This year while on a honeymoon in Bulgaria I stopped by at my wife’s relatives for a couple of days. Great family they are. It was interesting for me to see how Anna Maria gets around with computer. She’s the youngest of two girls in the family, around 6 years old. Anna Maria is already fluent in using computer despite the fact she can’t read much. Moreover she has no problem playing online games no matter what language the game uses.
The reason is obvious — most games are designed so that you generally don’t even have to read the label or know how to read at all to know what button to push. In this example first one in the list obviously starts the game because you usually place the most used option first:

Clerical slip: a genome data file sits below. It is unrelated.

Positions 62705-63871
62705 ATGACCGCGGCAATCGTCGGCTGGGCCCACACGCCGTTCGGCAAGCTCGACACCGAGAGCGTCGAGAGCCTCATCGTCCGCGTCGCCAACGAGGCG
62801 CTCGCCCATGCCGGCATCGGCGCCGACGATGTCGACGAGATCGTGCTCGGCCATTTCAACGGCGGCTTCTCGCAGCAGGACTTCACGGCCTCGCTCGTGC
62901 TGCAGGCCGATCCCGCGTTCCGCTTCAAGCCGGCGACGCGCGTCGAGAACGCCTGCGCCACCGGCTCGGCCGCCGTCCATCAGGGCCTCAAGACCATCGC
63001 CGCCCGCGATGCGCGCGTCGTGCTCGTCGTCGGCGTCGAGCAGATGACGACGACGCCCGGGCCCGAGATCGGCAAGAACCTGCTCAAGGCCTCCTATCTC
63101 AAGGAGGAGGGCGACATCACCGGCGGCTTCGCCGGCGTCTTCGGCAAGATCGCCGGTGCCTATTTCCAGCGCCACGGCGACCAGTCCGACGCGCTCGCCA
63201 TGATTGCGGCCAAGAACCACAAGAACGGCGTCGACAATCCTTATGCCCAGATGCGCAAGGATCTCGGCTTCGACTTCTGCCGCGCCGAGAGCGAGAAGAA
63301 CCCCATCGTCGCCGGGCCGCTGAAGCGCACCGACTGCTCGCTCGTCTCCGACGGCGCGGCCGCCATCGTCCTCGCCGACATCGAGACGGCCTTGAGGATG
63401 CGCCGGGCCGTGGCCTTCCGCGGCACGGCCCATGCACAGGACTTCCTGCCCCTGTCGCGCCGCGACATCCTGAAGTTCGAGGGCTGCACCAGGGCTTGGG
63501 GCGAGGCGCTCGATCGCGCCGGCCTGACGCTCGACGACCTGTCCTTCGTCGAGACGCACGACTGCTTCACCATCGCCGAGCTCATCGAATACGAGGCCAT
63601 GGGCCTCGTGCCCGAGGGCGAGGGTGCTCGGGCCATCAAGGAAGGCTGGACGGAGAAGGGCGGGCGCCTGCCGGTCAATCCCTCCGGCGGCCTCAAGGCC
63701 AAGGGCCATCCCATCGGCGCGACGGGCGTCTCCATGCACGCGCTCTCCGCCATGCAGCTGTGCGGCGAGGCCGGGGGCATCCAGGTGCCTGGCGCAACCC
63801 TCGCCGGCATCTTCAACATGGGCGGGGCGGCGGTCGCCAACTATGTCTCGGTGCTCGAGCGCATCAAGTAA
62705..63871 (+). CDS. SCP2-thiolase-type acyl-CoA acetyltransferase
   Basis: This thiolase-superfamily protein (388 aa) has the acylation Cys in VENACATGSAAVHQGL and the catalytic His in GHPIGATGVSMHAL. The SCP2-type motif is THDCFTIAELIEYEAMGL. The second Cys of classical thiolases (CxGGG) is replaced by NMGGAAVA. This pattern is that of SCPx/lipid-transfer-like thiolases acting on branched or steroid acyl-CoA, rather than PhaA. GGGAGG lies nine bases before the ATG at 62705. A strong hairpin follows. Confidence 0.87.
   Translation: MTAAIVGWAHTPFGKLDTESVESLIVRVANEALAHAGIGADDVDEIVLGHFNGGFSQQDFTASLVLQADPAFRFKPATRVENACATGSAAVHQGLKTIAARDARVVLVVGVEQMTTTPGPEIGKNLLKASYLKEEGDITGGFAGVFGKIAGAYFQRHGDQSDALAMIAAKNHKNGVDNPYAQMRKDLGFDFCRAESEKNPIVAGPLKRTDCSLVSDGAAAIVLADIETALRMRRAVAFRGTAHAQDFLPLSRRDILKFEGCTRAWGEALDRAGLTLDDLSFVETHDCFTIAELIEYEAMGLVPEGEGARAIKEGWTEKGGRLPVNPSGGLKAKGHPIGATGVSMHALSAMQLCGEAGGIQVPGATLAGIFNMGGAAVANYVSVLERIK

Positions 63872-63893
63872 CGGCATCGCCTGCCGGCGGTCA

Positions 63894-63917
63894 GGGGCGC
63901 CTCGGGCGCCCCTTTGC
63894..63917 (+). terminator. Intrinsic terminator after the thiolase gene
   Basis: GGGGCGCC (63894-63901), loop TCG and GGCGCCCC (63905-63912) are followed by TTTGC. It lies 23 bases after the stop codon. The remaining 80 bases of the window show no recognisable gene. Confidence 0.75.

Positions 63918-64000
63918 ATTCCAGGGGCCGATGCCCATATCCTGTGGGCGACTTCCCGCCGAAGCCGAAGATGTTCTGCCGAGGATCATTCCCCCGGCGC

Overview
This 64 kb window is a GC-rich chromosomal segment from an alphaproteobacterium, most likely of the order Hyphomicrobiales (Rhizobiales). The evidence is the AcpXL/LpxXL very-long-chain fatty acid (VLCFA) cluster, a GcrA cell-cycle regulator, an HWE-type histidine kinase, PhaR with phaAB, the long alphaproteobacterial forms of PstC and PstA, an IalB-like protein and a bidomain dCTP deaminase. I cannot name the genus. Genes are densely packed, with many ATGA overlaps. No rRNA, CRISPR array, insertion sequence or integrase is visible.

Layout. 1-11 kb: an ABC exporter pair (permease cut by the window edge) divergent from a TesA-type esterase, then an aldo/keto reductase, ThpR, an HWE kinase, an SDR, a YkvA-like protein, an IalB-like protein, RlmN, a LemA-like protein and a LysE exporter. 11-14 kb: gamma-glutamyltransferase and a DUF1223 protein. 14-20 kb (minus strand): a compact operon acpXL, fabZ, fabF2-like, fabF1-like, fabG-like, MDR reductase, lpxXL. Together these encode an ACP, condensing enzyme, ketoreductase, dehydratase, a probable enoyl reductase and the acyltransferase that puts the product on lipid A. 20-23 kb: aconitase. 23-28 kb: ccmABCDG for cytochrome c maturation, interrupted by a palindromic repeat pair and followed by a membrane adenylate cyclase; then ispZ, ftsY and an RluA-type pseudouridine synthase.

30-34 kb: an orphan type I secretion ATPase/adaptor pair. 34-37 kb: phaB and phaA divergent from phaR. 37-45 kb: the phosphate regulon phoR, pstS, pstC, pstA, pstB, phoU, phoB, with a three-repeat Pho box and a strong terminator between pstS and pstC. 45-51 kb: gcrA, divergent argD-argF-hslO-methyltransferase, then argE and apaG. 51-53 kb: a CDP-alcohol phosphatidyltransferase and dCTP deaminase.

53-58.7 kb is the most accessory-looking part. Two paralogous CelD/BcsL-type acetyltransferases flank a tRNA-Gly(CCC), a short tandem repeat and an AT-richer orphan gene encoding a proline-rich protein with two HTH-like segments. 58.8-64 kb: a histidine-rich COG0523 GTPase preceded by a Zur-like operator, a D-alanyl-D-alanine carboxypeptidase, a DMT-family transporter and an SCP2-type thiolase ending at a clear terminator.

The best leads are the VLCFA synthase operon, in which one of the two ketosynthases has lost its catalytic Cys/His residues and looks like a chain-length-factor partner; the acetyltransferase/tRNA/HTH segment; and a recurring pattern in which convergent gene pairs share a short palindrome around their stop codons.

The ‘Nail Studio’ game that you see above works in a wizard-like manner. Turns out it’s obvious for even an illiterate six-year old to guess what button to push to continue (the one to the right :) ):
There are loads of examples and tips for interface designers in gaming industry. In general, all the well-known interface design axioms work so well in games because game designers know better than any other that intuitive interface is crucial for game’s success.
Most of the principles can be applied in web and desktop apps, so play more and keep an eye for good advice.
P. S. For those willing to play Nail Studio: www.girlsgogames.com/game/Nail_Studio.html :)